Ahead of the Tuesday’s FIFA World Cup Asian qualifier in Group A between Iran and Syria, rumours of a game-fixing plot by the two teams are rife.
According to a Farsi report by the Jame Jam Online news website, close political relations between Iran and Syria and the fact that they are both Muslim states have fueled such rumours.
With 21 points from their previous nine matches, Iran sits on top of Group A’s table and have already qualified for the next year’s extravaganza in Russia.
Syria, on the other hand, have notched up 12 points from their earlier fixtures and only needs a win at Azadi Stadium in the Iranian capital of Tehran to keep alive their hopes of guaranteeing at least a play-off berth or, if luckier, securing a place at the next year’s World Cup.
Syria sits two points behind the second-placed Korea Republic and above the fourth-placed Uzbekistan on goal difference. The Koreans and the Uzbeks will be facing off in Tashkent in a simultaneous kick-off. This means that a win could even see Syrians claim second spot and a historic first-ever FIFA World Cup appearance.
A couple of days before the match between Iran and Syria, Germany’s shz.de news website has dismissed the likelihood that the match is going to be a fixed game, writing that despite the rumours of a probable match fixing conspiracy by the two squads, Iran’s head coach Carlos Queiroz has categorically denied such gossips, promising that his side will take on Syria with all their might and at full capacity.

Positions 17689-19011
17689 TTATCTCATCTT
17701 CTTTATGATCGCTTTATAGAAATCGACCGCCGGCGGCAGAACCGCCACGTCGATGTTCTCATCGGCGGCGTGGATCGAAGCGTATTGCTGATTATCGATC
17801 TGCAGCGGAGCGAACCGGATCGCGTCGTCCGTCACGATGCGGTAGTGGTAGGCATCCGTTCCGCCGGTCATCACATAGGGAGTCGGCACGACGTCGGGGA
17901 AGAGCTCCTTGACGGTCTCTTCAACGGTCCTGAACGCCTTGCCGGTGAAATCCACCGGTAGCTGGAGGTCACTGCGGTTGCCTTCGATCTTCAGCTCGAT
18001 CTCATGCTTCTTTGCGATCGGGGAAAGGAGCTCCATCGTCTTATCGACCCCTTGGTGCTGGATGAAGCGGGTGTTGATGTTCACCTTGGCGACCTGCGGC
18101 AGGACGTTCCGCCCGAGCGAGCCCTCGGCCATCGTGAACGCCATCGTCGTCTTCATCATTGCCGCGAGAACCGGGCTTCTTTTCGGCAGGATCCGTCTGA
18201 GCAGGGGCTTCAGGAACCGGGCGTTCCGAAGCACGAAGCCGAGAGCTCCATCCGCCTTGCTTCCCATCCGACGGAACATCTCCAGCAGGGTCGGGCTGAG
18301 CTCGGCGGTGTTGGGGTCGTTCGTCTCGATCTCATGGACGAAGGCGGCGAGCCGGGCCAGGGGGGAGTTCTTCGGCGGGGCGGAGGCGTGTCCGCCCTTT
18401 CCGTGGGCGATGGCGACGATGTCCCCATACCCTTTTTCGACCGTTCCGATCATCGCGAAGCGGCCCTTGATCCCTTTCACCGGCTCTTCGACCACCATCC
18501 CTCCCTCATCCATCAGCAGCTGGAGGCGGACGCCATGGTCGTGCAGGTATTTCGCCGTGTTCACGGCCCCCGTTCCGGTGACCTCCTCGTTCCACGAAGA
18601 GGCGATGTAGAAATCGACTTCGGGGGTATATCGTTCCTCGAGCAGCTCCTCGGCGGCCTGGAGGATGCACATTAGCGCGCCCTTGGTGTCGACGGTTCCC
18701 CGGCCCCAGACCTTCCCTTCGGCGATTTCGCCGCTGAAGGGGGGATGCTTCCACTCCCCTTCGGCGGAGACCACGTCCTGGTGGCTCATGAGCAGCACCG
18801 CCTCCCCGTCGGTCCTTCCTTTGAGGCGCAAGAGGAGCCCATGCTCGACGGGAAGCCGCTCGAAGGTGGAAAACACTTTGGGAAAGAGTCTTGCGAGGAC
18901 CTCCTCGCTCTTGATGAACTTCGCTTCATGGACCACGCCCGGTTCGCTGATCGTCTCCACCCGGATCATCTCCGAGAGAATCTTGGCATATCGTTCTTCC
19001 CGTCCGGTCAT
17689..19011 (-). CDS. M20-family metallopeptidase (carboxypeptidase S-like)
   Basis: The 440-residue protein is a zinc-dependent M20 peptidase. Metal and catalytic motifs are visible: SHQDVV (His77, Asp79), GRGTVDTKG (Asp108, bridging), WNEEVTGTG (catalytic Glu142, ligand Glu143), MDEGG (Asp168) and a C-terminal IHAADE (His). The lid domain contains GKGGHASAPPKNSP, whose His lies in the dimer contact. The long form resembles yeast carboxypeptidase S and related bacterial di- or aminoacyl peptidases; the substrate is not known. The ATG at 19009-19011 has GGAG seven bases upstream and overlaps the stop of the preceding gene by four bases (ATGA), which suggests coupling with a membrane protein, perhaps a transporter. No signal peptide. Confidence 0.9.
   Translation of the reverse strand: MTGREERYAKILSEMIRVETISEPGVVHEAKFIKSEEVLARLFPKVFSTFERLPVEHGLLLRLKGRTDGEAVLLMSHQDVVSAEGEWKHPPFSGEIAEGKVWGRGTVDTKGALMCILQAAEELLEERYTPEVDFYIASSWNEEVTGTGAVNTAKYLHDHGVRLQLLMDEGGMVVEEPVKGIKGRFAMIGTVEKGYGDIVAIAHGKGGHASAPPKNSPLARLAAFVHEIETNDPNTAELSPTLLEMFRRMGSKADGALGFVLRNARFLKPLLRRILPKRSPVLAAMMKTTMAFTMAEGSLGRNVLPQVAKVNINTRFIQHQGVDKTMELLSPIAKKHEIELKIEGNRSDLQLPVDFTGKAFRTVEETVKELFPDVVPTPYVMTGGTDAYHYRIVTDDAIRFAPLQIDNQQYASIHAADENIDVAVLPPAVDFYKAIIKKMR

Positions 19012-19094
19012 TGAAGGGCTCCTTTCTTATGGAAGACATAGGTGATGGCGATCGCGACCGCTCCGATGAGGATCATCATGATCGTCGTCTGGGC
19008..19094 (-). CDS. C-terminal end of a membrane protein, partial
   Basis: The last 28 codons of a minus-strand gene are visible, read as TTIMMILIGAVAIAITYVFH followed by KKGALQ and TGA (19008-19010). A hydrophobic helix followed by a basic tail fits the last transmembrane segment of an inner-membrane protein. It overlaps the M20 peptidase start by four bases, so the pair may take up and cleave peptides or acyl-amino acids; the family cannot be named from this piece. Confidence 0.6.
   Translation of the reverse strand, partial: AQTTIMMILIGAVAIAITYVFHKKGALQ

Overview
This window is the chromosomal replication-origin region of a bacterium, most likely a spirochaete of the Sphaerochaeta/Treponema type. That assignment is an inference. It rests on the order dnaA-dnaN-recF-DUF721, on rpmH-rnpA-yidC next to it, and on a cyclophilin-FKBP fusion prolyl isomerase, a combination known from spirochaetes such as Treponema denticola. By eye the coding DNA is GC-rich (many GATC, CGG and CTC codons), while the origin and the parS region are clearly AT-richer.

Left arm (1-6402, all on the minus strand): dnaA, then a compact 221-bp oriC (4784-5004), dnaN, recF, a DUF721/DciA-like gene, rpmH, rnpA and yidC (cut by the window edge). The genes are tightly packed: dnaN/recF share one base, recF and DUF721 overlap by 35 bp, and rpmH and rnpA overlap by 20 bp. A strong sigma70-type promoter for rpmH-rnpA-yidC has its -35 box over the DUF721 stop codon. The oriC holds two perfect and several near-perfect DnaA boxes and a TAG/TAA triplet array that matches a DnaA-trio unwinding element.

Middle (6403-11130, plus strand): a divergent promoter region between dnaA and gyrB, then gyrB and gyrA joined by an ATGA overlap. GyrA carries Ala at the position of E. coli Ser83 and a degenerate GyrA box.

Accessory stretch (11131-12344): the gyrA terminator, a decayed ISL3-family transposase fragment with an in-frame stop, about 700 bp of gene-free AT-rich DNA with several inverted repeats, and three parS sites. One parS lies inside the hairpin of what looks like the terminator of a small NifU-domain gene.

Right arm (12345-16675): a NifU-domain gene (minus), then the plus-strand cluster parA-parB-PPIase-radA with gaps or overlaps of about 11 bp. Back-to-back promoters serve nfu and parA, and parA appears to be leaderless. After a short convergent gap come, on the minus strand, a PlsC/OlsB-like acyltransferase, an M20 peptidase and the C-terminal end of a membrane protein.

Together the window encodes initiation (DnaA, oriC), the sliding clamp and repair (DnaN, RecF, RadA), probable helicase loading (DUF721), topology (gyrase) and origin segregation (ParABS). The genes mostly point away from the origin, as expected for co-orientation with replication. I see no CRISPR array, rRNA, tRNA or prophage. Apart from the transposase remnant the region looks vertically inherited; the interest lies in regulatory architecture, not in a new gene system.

In addition, after a goalless draw in the first leg of the match between the two teams in Malaysia in November 2016, Iran is highly motivated to defeat Syria in Tehran.
Meanwhile, the Iranian squad has not conceded even a single goal in their previous nine matches, setting a great world record. This is another factor guaranteeing that they have high motivation for bettering their record by putting in a convincing performance in Tehran.